Three candidate datasets were collected, each with a different simulated camera resolution. The default 120x160 pixel image format was tried, but proved to be too computationally intensive for my computer. Several laps were then tried with 32x32 images, but the models produced with this data were not capable of the performance I desired. I settled on a 64x64 format and proceeded to drive for 150 laps. This process took over two hours, and resulted in 125,400 records. I pruned data based on the time taken to drive each lap; cutting laps that took more than 43 seconds nicely eliminated all outliers, and it resulted in a set of 115,052 records.
Mean squared error was used as the loss function with which to fit the models. Mean average error and root mean squared error were also collected for purposes of comparison.
Track performance was measured in number of laps completed, along with best and mean lap times, over the course of the five trial runs.
All data collection and trials took place in the Donkey Gym simulated environment, which is a wrapper for the OpenAI Gym environment. A custom Python program was written to send commands to a locally-hosted Donkey Gym server, and to receive and record images and telemetry from the same.
Data preparation and modeling took place in a collection of Jupyter notebooks, primarily using Pandas, scikit-learn and Keras Python libraries.
190 models were constructed and pre-trialed. Models were given multiple pre-trials if they failed to complete a lap but demonstrated the potential to do so.
32 models completed at least one lap.
12 models were able to complete two or more sequential laps, and moved on to fully-recorded trials.
3 models failed to complete even a single lap over the course of their five trials.
Each of the remaining 9 models completed at least one lap in at least two of five trials, and each completed more than one lap at least once. The average number of laps completed by the 9 successful models over all five trials is ~1.96. The average trial laps for all 12 models is ~1.67.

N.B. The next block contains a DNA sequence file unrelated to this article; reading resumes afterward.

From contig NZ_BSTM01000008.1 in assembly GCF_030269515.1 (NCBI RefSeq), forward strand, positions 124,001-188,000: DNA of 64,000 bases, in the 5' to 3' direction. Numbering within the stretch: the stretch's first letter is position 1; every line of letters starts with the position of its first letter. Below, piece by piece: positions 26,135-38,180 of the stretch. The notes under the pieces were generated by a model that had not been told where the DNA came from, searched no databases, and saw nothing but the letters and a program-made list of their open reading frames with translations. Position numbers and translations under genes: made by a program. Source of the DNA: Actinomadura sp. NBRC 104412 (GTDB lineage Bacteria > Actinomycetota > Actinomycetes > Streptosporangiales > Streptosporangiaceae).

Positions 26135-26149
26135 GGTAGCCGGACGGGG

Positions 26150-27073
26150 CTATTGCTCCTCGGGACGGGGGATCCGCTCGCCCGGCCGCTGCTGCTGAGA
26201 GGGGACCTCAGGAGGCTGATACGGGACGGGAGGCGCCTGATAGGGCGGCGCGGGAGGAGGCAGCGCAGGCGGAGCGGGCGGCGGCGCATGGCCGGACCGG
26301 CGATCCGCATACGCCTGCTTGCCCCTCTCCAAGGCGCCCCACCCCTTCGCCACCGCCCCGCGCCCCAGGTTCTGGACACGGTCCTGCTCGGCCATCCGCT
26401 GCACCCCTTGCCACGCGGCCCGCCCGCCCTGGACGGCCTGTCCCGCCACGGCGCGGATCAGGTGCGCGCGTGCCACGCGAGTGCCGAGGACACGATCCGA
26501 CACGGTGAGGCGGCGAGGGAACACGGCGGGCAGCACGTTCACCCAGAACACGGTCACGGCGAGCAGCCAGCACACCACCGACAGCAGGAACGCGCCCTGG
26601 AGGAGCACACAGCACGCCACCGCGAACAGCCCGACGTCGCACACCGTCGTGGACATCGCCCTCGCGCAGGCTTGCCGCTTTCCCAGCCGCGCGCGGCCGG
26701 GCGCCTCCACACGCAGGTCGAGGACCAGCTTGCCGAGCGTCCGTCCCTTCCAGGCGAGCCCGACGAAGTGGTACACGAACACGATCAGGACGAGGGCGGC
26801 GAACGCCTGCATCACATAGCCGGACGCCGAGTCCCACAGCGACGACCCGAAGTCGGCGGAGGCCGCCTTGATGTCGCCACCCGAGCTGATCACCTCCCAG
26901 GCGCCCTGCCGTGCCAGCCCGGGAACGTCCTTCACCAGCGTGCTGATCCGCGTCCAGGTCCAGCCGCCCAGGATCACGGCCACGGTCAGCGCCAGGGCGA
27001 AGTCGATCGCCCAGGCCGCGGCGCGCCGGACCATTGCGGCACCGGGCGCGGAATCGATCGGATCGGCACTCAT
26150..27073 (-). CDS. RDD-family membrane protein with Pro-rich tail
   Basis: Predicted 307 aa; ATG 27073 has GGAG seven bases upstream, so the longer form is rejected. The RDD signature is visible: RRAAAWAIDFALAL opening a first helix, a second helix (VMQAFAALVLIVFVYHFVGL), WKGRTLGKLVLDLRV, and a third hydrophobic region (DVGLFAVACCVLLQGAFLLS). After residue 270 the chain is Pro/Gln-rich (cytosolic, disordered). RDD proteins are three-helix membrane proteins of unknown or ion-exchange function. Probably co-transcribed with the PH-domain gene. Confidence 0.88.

|ID||Batch Size||Output Nodes||Scaler||Telemetry||Total Laps1||Avg Lap Time2||Avg Speed3||MSE||MAE|
|131||128||1||MinMax||activeNode, pitch, roll, speed, yaw||10.735||46.71||11.89||0.02143||0.06828|
|141||32||1||Standard||activeNode, pitch, pos_x, pos_z, roll, speed, yaw||17.846||45.30||12.20||0.02141||0.06800|
|143||128||1||Standard||activeNode, pitch, pos_x, pos_z, roll, speed, yaw||6.717||44.67||12.22||0.02115||0.06618|
|152||1024||2||MinMax||activeNode, pitch, pos_x, pos_z, roll, speed, yaw||1.704||-||-||0.01135||0.06982|
|157||512||2||Standard||activeNode, pitch, pos_x, pos_z, roll, speed, yaw||10.675||46.78||11.84||0.01095||0.06749|
|166||2048||1||Standard||pos_x, pos_z, speed, yaw||17.039||46.70||11.78||0.02157||0.07027|
|170||128||1||MinMax||pos_x, pos_z, speed, yaw||5.846||48.25||11.60||0.02163||0.06532|
|171||256||1||MinMax||pos_x, pos_z, speed, yaw||1.479||-||-||0.02191||0.06806|
|172||512||1||MinMax||pos_x, pos_z, speed, yaw||5.105||45.83||12.30||0.02222||0.06865|
|173||1024||1||MinMax||pos_x, pos_z, speed, yaw||0.674||-||-||0.02190||0.06844|
|176||32||2||Standard||pos_x, pos_z, speed, yaw||8.644||46.79||11.74||0.01103||0.06631|
|178||128||2||Standard||pos_x, pos_z, speed, yaw||22.004||43.99||12.61||0.01030||0.06306|
1. Includes incomplete laps
2. Seconds, complete laps only
3. Meters per second, complete laps only
I had hoped to compare the Keras model metrics to on-track performance, but the relative lack of data made that impossible; there simply wasn’t enough information to draw conclusions. The following pairwise plot illustrates the sparsity.
No model performed at the level required for real-world racing safety. With one exception, every lap driven by even the most successful models included at least one instance of high-speed contact with a wall. This would not be acceptable for a real car on an actual, physical track.
Behaviors emerge from an intelligent agent’s interaction with its environment. In this case, the overspeeding and crash-happy driving demonstrated by my models resulted from my choice of track and simulator.